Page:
Vienna


Austria

For more information, please contact:
Sören Bauer

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When thinking of Vienna, opera, the impressive architecture, and the many coffee houses come to mind. With being chosen several times in a row as the most livable city in the world by a variety of global institutions, it is important to note Vienna is also a green city — about one-fifth of the city is covered by forests and woods, and more than half of the entire city area comprises woods, meadows, parks, and gardensIn the ranking ‘The World’s 10 Greenest Cities 2020,’ Vienna has been chosen as the world’s greenest city. More than 100 cities were assessed in terms of, among other things, public parks, the amount of green in the city, air quality, environmental friendliness, and public transport. 

Vienna’s woods provide a habitat for many rare plants and animal species and reach into the city itself. This greenery provides a recreational area much-loved by residents and visitors alike. Thanks to this green environment, residents of Vienna enjoy an excellent quality of life — a direct result of policies promoted and implemented by the city authorities. 

“More than half of Vienna is covered by woods, meadows, parks and gardens. It is largely thanks to these huge ‘green lungs’ that we can boast an excellent quality of life. This is no coincidence: it is the result of consistent urban green space policy.”

INNER FORESTS

There are around 1,000 hectares of forest within the city limits, of which  700 hectares consist of Viennese vineyards which leave their mark on the cityscape and its wine culture. Vienna is one of the few capital cities in the world which produce its own wine. In total, 240 wine framers produce 2.5 million liters of wine every year with its smallest vineyard in the middle of the center – only 100 m2 in all, located on historic Schwarzenbergplatz in the 1st District.

Walking a bit further into the city center to the 1.6 km long shopping street, Mariahilferstraße, will confirm Vienna’s dedication to becoming a ‘greener’ city. In the past years, the city has turned one of Vienna’s most prominent shopping streets from a street for cars into a great public space for people – green, vibrant, and spacious. Ongoing activities include establishing new forested areas to expand the Green Belt of Vienna and maintaining recreation areas and facilities, such as hiking trails, benches, playgrounds, footpaths, and cycle paths. Due to the lack of space, the city even created floating gardens Danube Canal. This is a wonderful example of how existing circumstances can be utilized and historic buildings integrated into modern urban development projects. Planning, design, and maintenance of attractive green areas are central to urban planning. The city manages the urban forests, woods, and meadows without using pesticides and fertilizers.

NEARBY FORESTS

With regards to forests near and around Vienna, the Vienna Woods (Wienerwald) is the first that springs to mind. The 45-kilometer-long and approximately 20-kilometer-wide range of hills Northeast of the city is heavily wooded and a popular recreation area with the Viennese.

Around 7,500 hectares of nearby forests, incl. the Vienna Woods, are maintained as protected areas. Here activities are focused on nature conservation; tending and maintaining meadows; planting shelter woods and seeding adjoining fallow land; providing information for visitors about woods and forests; maintaining footpaths and roads; game management; sale of timber; and environmental education.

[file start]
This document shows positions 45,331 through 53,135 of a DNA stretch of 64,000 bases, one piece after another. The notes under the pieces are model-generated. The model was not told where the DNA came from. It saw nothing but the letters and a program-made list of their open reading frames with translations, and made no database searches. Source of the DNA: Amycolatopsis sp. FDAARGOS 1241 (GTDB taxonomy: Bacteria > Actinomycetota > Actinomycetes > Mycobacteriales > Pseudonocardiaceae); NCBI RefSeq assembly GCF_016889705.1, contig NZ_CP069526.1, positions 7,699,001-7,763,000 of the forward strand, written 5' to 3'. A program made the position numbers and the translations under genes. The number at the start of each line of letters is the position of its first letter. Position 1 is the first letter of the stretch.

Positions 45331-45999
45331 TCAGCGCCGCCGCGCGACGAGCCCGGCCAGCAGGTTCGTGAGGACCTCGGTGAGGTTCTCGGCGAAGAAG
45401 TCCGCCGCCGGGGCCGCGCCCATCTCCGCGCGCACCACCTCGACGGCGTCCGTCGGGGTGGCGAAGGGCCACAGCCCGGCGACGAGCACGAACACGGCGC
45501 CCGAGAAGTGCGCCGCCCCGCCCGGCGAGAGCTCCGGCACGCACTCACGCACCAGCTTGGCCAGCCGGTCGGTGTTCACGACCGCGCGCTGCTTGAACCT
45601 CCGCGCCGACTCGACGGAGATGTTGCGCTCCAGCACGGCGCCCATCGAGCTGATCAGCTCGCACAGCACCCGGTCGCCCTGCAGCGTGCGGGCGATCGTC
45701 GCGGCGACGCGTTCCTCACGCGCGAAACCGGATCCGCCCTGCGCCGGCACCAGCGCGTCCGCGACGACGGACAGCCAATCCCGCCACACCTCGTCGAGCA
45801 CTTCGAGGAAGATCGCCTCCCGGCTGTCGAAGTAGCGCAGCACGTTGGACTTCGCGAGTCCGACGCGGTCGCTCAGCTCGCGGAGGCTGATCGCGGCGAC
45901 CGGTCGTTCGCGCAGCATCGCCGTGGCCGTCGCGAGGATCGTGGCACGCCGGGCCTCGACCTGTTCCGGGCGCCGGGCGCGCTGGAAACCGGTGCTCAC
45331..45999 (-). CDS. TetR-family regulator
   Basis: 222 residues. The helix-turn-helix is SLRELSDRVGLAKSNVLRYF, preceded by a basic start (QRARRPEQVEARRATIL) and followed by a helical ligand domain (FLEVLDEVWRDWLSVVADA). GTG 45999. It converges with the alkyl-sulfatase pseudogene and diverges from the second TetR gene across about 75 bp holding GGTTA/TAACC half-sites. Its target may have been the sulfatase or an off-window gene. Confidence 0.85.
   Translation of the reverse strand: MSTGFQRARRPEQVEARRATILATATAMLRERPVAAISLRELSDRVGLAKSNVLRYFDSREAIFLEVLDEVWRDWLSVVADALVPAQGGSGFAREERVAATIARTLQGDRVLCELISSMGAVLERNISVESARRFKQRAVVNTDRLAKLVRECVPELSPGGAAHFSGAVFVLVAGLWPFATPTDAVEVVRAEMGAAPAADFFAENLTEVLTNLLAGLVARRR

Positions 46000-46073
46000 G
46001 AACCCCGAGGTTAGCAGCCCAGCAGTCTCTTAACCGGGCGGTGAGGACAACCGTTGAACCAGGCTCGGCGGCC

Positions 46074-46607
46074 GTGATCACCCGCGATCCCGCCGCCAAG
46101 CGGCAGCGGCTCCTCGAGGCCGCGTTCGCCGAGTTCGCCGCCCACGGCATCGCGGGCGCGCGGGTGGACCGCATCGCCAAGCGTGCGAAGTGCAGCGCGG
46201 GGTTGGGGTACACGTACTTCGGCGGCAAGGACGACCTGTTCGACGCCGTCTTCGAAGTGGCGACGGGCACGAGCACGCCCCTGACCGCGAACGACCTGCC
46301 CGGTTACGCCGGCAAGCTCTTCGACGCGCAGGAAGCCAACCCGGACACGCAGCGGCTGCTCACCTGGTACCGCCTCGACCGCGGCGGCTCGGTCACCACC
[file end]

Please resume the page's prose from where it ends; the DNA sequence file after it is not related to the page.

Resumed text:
An additional 33,000 forest areas are safeguarding the quality of Vienna’s drinking water by filtering pollutants and slowing down and storing rain and supported through local government policy. Vienna’s forest management is based on ecologically sound practices and activities, including game management, sale of timber; provision of information for visitors to woods forests and alpine space; and the maintenance of footpaths and roads.

STORY

Royal Palaces Of Vienna

The Imperial Gardens Of Schönbrunn Palace

The Schönbrunn Palace in Vienna, Austria, was the residence of the Habsburg emperors from the 18th century to the early 20th century. During the reign of Empress Maria Theresa, an impressive baroque garden was built around the palace: a symbol of imperial power and a homage to nature. The grounds of Schönbrunn cover 160 hectares, including the world’s first zoo, a Great Parterre with patterned flower beds, a Palm House with exotic specimens from all over the world, and an Orangery of 189 meters long and 10 meters wide. Today, these gardens are part of Schönbrunn’s UNESCO World Heritage and provide a popular recreational activity for the Viennese and for international visitors: from taking a walk, visiting the zoo or the Palm House to picking wild garlic in the woods. “These gardens, together with the woods, meadows, and parks, cover more than half of the entire city. It is largely thanks to these huge ‘green lungs’ that Vienna boasts an excellent quality of life,” points out Ulli Sima, Councillor of the City of Vienna.

The Baroque Gardens of Belvedere Palace

The Belvedere Palace was home to Prince Eugene in the 17th century. It withstood many reconstructions and attacks but has been remodelled into a modern exhibition hall whilst still preserving the building’s original Baroque fabric. The gardens of the Belvedere Vienna are among the best baroque gardens in Austria, if not Europe. So much so that they are listed as a UNESCO World Heritage. Not only do the gardens connect the Upper with the Lower Belvedere but they host bold beautiful sculptures, neatly trimmed hedges and artful flower beds according to French empirical design. With its three-level area sloping down in a small maze, the garden’s water cascades and fountains in the middle of the garden make it particularly fresh and breathy.

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